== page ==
Whenever I travel to another country, I make a point of visiting their grocery stores. I like to peruse the shelves like a local when in reality I am carefully evaluating every non-perishable item that could possibly be smuggled home in my suitcase. More often that not, I come back with these:
Wait a minute, you might be thinking, you can buy this MSG-laden crap in the U.S. And why would anyone settle for a questionably proccessed instant potato-gulash mix when they could make their own, from scratch, using ingredients that do not read like the back of a Doritos bag?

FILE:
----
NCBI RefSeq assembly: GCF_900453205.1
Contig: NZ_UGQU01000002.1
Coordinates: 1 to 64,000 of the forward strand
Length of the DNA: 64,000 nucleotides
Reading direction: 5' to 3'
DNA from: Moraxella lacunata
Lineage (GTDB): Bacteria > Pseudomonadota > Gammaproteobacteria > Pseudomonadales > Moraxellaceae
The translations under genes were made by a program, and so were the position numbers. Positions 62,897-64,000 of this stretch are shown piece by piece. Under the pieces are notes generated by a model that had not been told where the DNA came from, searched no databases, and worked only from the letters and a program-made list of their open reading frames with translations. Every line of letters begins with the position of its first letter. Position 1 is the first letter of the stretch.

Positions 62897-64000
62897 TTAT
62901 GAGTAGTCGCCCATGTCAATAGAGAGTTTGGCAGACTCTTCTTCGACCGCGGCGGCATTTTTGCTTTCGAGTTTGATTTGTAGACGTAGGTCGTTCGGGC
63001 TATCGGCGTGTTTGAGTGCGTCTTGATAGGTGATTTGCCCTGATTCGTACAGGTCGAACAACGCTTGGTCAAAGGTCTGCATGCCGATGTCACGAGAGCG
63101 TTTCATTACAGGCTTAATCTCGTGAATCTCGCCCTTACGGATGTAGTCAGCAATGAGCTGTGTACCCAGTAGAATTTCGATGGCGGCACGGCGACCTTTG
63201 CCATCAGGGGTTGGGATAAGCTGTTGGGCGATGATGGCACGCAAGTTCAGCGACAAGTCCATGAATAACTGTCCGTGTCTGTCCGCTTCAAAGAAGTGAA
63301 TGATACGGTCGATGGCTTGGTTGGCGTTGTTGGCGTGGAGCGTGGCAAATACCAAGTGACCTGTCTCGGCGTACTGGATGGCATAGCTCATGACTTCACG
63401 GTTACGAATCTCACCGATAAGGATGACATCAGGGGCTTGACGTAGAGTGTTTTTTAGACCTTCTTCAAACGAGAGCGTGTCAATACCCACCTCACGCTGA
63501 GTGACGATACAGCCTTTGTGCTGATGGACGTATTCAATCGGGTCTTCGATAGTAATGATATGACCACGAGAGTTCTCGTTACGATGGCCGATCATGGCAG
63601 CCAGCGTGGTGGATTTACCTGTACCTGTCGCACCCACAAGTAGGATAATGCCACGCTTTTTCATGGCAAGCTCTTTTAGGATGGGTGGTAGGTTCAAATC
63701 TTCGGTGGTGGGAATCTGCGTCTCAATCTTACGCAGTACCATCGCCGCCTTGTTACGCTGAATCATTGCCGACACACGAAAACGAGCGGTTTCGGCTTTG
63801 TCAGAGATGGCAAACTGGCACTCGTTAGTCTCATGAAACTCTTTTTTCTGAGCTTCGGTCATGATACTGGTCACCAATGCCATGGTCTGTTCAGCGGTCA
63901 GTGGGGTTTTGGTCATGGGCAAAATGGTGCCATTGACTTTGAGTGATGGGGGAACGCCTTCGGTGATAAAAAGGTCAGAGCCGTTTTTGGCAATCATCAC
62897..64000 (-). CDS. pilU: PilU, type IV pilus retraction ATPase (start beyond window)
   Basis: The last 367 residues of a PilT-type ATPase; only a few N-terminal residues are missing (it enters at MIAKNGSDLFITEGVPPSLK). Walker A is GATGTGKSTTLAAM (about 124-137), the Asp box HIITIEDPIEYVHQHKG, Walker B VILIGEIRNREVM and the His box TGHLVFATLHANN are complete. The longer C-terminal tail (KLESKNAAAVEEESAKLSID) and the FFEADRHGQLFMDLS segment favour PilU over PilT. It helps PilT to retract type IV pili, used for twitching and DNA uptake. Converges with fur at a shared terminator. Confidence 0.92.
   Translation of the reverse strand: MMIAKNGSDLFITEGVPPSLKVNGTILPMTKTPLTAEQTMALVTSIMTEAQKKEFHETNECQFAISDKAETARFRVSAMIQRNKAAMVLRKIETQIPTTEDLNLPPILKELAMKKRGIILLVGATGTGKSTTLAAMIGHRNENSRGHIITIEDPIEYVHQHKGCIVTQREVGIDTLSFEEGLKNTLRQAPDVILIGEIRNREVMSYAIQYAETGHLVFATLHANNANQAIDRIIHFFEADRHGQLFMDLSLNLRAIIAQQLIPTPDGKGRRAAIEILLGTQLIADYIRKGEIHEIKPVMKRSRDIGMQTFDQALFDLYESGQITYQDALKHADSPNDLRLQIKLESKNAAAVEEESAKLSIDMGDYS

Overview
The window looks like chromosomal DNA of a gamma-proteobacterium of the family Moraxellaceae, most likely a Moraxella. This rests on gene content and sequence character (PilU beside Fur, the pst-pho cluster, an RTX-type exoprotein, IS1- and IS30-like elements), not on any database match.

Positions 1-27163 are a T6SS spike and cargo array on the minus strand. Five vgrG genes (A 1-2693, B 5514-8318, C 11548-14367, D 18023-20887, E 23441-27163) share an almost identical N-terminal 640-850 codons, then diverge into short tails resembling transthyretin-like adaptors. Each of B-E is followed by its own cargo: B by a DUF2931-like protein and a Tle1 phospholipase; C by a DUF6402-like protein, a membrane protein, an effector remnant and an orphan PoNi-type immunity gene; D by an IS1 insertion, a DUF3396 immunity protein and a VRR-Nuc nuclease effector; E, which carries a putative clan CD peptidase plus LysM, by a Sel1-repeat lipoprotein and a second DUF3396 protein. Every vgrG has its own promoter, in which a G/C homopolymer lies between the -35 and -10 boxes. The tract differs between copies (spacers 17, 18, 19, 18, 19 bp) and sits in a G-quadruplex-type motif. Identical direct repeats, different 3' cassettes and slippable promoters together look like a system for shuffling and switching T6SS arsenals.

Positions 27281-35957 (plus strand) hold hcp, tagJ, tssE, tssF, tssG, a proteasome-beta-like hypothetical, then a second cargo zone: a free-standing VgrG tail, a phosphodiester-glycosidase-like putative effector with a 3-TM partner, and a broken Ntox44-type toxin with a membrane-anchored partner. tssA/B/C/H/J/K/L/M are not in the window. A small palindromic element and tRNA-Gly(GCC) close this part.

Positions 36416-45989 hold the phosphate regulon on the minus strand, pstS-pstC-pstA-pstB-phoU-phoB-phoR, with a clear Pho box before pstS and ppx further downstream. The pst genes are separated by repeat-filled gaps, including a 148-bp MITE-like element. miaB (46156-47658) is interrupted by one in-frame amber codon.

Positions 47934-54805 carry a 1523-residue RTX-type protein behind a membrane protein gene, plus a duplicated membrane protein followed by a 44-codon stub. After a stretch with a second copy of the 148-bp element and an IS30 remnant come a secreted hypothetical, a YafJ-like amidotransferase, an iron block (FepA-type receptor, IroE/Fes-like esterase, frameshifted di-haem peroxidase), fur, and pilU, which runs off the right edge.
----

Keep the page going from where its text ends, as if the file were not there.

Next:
Well, here’s the thing: I don’t buy seasoning mixes for what they contain. I buy them for what they represent: supercharged shortcuts to a country’s quintessential dishes. Time-honored culinary traditions that have been crushed, dehydrated, and stuffed into crinkly little packets that sell for less than 2 euros. And so I hoard them like cheap souvenirs in hopes that once I am at home I will recreate some of the foods and drinks I enjoyed abroad.
Only I never do. All of the above pictured seasonings, purchased during trips to Austria and the Czech Republic in 2012 and 2013, are expired. It’s not that I don’t want to make meatballs, it’s just that it has never occurred to me to make meatballs out of a bag. Even when that bag is bright yellow. And even when it is staring me in the face from behind the nutmeg jar every time I open the cabinet.
Maybe I should just become a collector.